A career shouldn’t be something that just happens to you, it should be something that is carefully planned and then managed. Many of us graduate school or complete our military obligations with the goal of finding a job. While this goal can be absolutely appropriate, we should qualify this goal by seeking the right job. There are therefore important questions you should ask yourself before you begin the process.
- Is there something I am passionate about that would work as a career choice?
- Is my experience and education appropriate for this choice?
- If not, how can I fix that?
- Can I start as an intern or as a trainee while I’m beefing up my credentials?
- Should I begin as something more appropriate to my resume as I prepare for a transition at a later time?
- Was my career choice unrealistic?
Thomas Edison was said, “if you choose a field that you enjoy as if it were your favorite hobby, you will be very successful.” This quote makes total sense, because putting in the work to both excel and grow will be a labor of love. Wouldn’t it be great to wake up on Monday morning excited to get back to work!
Then, after making your career decisions and then landing your first job, there are additional questions that need to be answered.
- What career goals should I set for myself?
- What should be the timeline for achieving these goals?
- What needs to be done to increase my chances for success?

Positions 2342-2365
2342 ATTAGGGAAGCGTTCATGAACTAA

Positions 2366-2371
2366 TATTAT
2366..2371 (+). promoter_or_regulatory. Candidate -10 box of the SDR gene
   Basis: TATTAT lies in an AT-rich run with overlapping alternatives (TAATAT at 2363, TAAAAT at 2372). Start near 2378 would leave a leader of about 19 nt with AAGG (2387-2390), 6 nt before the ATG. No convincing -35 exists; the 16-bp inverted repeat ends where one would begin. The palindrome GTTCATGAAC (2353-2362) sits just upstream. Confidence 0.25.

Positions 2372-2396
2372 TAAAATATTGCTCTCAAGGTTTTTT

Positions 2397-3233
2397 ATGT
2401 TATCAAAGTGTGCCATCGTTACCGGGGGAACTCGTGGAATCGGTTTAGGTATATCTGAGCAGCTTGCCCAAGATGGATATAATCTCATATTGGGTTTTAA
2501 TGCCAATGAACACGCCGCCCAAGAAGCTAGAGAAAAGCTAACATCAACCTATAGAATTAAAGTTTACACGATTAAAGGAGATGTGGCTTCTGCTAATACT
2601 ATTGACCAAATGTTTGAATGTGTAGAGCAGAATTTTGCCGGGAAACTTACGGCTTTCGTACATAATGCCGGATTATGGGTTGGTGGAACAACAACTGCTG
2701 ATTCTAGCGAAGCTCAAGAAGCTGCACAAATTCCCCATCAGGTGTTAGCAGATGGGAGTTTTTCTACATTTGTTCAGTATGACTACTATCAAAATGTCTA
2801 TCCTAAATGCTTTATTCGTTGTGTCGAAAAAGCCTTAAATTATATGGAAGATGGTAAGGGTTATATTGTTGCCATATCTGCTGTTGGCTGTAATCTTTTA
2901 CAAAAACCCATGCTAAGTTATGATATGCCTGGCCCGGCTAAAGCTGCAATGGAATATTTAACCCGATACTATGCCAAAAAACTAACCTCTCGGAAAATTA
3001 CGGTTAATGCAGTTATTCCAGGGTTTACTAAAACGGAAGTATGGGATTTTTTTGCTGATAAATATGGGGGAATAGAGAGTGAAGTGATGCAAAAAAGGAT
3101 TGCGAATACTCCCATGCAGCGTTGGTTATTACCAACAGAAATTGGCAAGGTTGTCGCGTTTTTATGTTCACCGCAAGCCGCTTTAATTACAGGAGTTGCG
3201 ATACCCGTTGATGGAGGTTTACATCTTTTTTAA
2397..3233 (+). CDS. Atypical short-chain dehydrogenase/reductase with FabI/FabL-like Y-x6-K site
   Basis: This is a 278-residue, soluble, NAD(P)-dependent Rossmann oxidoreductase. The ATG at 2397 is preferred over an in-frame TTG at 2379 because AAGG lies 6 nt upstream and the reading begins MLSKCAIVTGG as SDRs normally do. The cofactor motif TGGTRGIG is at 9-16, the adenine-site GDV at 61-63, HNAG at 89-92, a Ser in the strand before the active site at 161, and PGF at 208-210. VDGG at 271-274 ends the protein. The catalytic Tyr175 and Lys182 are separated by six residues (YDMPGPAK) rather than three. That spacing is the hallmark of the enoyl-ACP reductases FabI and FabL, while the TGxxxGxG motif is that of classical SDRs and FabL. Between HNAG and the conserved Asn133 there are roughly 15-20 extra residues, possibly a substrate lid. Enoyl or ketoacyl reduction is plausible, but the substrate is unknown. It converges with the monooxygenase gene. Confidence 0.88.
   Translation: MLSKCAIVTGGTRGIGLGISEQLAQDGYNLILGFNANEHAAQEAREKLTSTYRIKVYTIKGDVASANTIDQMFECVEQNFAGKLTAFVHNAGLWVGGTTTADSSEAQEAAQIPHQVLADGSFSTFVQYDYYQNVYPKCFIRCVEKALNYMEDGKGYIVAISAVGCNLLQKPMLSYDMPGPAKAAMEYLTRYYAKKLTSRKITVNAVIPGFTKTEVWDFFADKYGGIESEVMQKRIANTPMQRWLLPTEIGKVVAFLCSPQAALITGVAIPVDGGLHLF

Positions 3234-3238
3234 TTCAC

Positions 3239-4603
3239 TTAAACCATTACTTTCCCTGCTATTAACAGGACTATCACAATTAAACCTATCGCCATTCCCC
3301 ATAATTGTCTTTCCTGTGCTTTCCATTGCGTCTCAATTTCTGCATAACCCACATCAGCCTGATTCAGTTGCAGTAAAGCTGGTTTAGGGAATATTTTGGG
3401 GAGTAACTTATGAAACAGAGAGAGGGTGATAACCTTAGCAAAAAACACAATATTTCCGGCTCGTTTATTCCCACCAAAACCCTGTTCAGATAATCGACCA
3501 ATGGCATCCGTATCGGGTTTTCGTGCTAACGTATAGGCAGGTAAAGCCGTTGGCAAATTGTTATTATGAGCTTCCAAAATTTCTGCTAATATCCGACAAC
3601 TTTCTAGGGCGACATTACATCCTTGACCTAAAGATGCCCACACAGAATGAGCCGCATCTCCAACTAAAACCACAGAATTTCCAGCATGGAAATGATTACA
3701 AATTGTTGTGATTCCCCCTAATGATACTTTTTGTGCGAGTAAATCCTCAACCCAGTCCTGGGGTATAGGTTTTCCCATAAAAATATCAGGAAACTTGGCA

- In what type of corporate culture would I be most motivated?
- Can I reach my goals with the Company I have joined?
- If not, what Companies should I research and then target as my next job.
Some of these questions could have been considered before seeking your first job and some answers will take some time to become part of your plan. What is important is that you are taking a proactive role in the direction and success of your career.
Remember that goals should always be measurable! Meeting these goals may require additional skills and possibly developing contacts beyond your workplace. Taking courses relevant to your field and joining professional organizations will not only demonstrate to your present employer that you seek to become more valuable as an employee, you will also begin to expand your contact base and industry knowledge.
It has been said, that a career is not a sprint, it is a marathon. Sometimes it requires patience and sometimes it may require risk taking. The most important thing to remember is that it always requires a plan. Most if not all careers will have inflection points that can require very difficult decisions. In my next article I will discuss some of potential inflection points and provide advice. For additional support, I recommend you logging into yourcareerplace.com where there are articles, blogs and archived webinars that will help.